Lockdown led to a slump in rural crimes reported to Northumbria Police
The number of quad bike thefts and other rural crimes slumped in Northumberland over the past 12 months.
According to the latest figures from Northumbria Police, all forms of vehicle offences have fallen in the force’s more remote areas, while the number of burglaries almost halved.
But bosses have also admitted the fall is likely to be largely down to the coronavirus pandemic and Government-imposed lockdowns, while promising to continue their focus on the region’s other “hidden crimes”.
A report for the Northumbria Police and Crime Panel said: “In Northumberland and rural parts of the region, we have seen some really successful operations cracking down on theft, illegal poaching and wildlife crime.
“We’ve also benefited from the support of our excellent rural policing volunteers – a real asset in the fight against rural crime.
“With things being tough during the Coronavirus pandemic, rural communities were a great concern of mine – they can feel isolated and out of help’s reach at the best of times.”
It added: “Lockdown has been a contributing factor in the crime reductions but a range of proactive investigations and prevention work has also contributed to the year’s success.”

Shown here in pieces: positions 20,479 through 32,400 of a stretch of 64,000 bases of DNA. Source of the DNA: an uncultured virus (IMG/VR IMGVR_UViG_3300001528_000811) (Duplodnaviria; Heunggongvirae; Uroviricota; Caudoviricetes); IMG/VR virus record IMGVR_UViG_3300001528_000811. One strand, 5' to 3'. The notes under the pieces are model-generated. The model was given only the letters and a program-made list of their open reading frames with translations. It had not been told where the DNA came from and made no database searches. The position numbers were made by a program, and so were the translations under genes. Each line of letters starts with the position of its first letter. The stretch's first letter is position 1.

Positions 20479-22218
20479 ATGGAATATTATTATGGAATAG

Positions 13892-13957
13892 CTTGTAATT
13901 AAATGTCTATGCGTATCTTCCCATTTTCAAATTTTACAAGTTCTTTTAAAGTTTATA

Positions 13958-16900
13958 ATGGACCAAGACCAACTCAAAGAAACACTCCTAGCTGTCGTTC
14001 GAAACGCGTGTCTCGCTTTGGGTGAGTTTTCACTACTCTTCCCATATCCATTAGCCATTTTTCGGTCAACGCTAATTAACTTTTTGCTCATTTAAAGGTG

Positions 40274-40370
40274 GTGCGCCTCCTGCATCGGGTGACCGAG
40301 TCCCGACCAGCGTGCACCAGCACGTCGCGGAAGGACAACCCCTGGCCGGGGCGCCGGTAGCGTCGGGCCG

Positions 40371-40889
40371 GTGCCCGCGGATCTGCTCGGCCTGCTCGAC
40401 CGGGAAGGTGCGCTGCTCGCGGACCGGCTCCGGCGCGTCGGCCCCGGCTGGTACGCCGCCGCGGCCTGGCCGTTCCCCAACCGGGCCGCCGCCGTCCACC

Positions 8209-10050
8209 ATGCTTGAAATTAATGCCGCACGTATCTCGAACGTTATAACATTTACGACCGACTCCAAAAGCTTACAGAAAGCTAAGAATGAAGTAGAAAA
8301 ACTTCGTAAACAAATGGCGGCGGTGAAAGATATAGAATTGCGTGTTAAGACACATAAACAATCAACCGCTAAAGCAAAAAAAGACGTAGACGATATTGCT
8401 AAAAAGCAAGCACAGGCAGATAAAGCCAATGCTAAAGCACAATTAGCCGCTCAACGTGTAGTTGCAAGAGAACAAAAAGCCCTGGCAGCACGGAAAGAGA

Over the 12 months from June 2020 – 2021 there were 517 fewer ‘rural crimes’ recorded by Northumbria Police, compared to the previous year.
Burglary down from 494 in 2019/20 to 255 – a fall of 48%; All vehicle crime down from 276 offences in 2019/20 to 180 – a fall of 35%; Thefts of quad bikes down to 11, from 37 in 2019/20 – a fall of 70%.
The force claimed figures show Northumbria is among the force areas in the country least likely to be affected by rural crime, such as thefts of agricultural equipment and livestock.
But Kim McGuinness, the Northumbria Police and Crime Commissioner (PCC) has insisted she will not allow other issues, such as domestic abuse, become “hidden crimes that get forgotten about in the remote parts of our region”.
The PCC has praised initiatives like FarmWatch and Operation Checkpoint, which now has about 30 volunteers passing intelligence on to officers and giving crime prevention advice to families in the region.
The force is also planning to recruit its first ever rural engagement and wildlife officer.